The acknowledgement of this genocide by the UK offers hope to the Yazidi Kurds, the Metro Centre notes, providing assurance that the atrocities they experienced have not been forgotten. It brings solace to survivors and families still mourning the loss of their loved ones.

The Metro Centre says the UK's move sends a strong message to the world about the importance of holding perpetrators accountable for their actions. It also serves as a deterrent to future crimes and promotes a society in which the principles of humanity, peace, and coexistence can thrive.

The Centre expressed gratitude to those who contributed to the decision and to those who have worked to bring attention to the plight of the Yazidi Kurds in their fight for a world free of persecution and violence.

Iraq's economic recovery at risk amid oil sectors constraints, expansionary budget – World Bank

The recovery of Iraq's economy is being threatened by new crude oil production limits and an excessively expansionary budget, a report by the World Bank warns.

While Iraq saw a GDP growth acceleration to 7.0% in 2022, constraints in the oil sector have caused a drop to 2.6% year-on-year in Q1 2023. Meanwhile, inflation has ticked up due to the depreciation of the Iraqi dinar, despite the Central Bank of Iraq's efforts to revalue the currency.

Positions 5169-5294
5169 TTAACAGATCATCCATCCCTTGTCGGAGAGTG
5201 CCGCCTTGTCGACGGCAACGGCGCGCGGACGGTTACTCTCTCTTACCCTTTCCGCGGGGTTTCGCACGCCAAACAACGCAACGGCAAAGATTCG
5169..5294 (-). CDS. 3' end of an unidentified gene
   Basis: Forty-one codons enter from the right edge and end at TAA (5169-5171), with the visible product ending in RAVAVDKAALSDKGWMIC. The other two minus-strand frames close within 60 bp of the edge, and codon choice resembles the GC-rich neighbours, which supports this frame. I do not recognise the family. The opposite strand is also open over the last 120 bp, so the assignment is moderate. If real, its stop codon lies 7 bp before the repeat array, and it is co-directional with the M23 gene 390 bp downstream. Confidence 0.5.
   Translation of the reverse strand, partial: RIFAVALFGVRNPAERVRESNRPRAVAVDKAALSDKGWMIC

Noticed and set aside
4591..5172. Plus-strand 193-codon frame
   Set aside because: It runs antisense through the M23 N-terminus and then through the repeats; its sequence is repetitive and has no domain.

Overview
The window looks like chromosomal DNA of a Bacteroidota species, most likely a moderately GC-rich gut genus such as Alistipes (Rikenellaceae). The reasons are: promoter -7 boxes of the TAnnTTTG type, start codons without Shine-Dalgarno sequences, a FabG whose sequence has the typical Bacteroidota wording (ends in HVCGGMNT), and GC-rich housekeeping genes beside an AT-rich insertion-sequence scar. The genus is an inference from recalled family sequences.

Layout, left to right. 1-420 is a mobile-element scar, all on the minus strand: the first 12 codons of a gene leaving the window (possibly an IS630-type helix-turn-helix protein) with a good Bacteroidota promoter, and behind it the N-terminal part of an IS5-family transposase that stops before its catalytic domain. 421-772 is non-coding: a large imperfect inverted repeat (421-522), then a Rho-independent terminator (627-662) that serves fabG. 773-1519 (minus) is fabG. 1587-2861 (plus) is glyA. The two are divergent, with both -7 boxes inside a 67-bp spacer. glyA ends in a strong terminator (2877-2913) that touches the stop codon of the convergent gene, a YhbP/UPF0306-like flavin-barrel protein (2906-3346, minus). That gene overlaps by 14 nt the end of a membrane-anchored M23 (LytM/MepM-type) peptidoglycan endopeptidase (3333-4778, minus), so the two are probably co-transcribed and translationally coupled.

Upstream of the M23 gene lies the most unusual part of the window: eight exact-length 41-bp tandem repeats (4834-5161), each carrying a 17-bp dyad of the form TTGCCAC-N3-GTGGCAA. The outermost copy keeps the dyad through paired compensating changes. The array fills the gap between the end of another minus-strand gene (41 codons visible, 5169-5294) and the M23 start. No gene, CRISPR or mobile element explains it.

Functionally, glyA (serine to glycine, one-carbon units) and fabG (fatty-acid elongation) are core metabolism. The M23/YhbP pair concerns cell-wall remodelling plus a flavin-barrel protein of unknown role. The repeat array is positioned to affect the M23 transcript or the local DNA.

The report criticizes the new budget for 2023-2025, ratified in June 2023, for its lack of structural reforms and heavy skew towards recurrent spending. With expenditures set to increase by 59%, and the budget assuming an oil price of US$70/bbl, fiscal pressures could escalate, particularly given the recent dip in global oil prices to US$71/bbl and the extension of production quotas.

Additionally, the breakeven oil price needed to cover all expenditures stands at a much higher US$112/bbl. This could result in a rapid depletion of the recent oil windfall and put the country's economy at risk. 

The report stresses the urgent need for financial sector reforms and modernization of the banking sector to stimulate the private sector and spur job creation. It also points to Iraq's structural challenges and vulnerabilities, such as oil dependency, widespread corruption, and low labor force participation, as significant threats to economic growth.

Sulaymaniyah doctors, public sector employees strike over salary delay

Several hundred junior doctors and civil servants in the provinces of Sulaymaniyah and Halabja have staged walkouts due to delays in salary payments.

NRT Kurdish reports that approximately 600 doctors from these provinces gathered in Sulaymaniyah, appealing to the KRG to pay June and July salaries.

The striking doctors have warned that while emergency hospital services remain active, these will be halted if their salaries are not paid within the next 72 hours.

In solidarity with the doctors, employees from various public departments have also boycotted work. This includes workers from the Bakrajo directorates of municipalities, agriculture, and water, the Sarchinar directorate of water, and the Sulaymaniyah electricity office. Certain departments within the Raperin Autonomous Administration have also joined the strike due to the same salary delay issues.

New Generation Movement (NGM) ends Imtidad partnership via Twitter

The New Generation Movement (NGM) has ended its partnership with the Imtidad Movement, which learned of the development through Twitter.

Srwa Abdulwahid, leader of the NGM factions in Baghdad, hinted at irreconcilable "problems" in a tweet posted Tuesday. Abdulwahid's comments suggest that the difficulties were beyond the ability of Imtidad Movement leader Alaa al-Rikabi to manage, though she did not provide further details.